4.8 Forensic examination of handwriting and questioned documents (contributed by Ellen Radley BA PgDip (Law) MAE, Forensic Document Examiner, The Radley Forensic Document Laboratory, Berkshire
4.9 Public policy
4.10 Sham trusts and foundations
4.12 The role of an executor
4.13 Beddoe Orders
Inheritance Act claims
5.2 Statutory remedy and criteria
5.3 Time limit
5.4 Categories of applicant
5.5 Reasonable financial provision
5.6 Relevant matters
5.7 Net estate
5.8 Powers of the court
5.10 Orders made under s.2 of the Inheritance Act
5.11 Law Society Wills and Inheritance Protocol
5.12 The role of an executor
Interpretation and rectification of wills
6.2.1 Section 20 Administration of Justice Act 1982
6.2.2 Clerical error
6.2.3 Failure to understand instructions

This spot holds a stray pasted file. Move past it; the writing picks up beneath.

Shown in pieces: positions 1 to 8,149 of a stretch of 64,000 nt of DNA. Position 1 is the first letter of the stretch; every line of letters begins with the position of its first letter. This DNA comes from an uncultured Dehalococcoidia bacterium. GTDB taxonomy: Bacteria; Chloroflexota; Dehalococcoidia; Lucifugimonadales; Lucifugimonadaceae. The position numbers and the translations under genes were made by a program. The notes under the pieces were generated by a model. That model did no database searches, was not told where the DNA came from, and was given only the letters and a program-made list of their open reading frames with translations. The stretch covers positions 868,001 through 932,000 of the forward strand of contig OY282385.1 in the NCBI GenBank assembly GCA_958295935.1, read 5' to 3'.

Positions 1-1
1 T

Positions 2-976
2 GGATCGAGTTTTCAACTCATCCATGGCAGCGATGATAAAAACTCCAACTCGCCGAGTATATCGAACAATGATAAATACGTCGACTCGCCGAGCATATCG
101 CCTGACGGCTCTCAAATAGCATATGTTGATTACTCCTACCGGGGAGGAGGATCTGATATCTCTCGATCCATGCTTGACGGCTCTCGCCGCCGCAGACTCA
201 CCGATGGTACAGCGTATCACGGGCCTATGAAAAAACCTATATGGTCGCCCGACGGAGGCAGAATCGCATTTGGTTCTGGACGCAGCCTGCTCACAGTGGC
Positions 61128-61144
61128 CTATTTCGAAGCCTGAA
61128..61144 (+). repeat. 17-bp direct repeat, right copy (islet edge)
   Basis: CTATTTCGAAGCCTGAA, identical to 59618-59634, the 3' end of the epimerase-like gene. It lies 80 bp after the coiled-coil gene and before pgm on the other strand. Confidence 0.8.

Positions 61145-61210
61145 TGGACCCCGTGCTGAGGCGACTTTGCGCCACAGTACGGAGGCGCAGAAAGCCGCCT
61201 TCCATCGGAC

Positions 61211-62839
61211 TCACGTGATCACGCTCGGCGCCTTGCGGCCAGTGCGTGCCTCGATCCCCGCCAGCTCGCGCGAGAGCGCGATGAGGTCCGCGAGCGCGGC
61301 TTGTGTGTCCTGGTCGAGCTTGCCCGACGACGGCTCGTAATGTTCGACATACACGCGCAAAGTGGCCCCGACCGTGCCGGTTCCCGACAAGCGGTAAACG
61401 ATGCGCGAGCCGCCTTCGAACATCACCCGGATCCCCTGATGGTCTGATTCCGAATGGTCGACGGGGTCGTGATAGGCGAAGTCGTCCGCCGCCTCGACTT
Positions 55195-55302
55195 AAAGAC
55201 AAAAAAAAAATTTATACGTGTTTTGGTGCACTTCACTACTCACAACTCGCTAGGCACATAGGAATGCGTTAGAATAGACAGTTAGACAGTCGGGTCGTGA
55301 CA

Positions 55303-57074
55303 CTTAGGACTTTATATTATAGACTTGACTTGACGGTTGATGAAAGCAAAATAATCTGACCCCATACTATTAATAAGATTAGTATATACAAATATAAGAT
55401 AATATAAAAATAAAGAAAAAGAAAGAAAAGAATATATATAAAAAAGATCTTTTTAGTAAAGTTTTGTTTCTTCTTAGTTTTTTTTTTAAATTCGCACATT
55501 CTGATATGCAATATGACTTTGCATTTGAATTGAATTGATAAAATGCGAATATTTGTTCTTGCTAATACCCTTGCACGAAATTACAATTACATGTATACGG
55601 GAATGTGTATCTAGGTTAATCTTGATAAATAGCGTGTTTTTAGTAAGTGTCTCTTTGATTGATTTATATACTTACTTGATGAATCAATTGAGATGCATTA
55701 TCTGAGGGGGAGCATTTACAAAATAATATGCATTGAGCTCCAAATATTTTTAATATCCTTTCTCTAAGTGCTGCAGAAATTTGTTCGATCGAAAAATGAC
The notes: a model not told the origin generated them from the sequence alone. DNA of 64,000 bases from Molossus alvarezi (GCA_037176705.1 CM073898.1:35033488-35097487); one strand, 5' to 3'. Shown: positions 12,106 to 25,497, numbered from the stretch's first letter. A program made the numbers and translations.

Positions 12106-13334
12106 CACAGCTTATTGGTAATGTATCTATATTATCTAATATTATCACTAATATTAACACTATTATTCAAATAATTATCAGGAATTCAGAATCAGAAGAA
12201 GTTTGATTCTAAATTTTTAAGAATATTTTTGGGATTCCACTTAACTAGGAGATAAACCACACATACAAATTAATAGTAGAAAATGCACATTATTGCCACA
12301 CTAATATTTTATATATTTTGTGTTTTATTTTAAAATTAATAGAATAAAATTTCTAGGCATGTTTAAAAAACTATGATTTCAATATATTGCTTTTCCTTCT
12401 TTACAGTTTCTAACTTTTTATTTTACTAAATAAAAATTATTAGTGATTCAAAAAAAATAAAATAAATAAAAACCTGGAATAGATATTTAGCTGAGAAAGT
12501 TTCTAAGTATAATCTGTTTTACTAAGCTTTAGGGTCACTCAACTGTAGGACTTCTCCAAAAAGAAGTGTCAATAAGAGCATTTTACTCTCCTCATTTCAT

6.2.4 Ascertaining the intentions of the testator
6.2.5 Civil procedure and evidence
Beneficial Interest & Proprietary Estoppel Claims
7.2 Resulting trusts
7.3 Constructive trusts
7.4 Stack v Dowden
7.5 Jones v Kernott
7.6 Proprietary Estoppel
7.6.1 The nature of the remedy
7.6.2 Promise or assurance
7.7 Trusts of Land and Appointment of Trustees Act 1996 (‘TOLATA’)
7.8 The role of an executor
8.1.1 Probate claims
8.1.2 Rectification of wills
8.1.3 Substitution and removal of PR’s
8.1.4 Inheritance Act claims
8.1.5 Beneficial interest and proprietary estoppel claims
8.3 Civil Procedure Rules and Chancery Guide 2016
8.4 CPR Protocol compliance
8.5 Part 7 or Part 8 Claim
8.7 Case management
8.8 Striking Out and Summary Judgment
8.11.4 Skeleton arguments
8.11.6 Conduct of the trial
8.11.7 Opening statement
8.11.8 Evidence in chief
8.11.9 Presenting expert evidence
8.11.11 Closing speech
8.11.12 Judgment and Orders
9.1 The rules relating to costs in probate cases
9.2 The new costs management regime and filing of budgets
9.3 PD 3E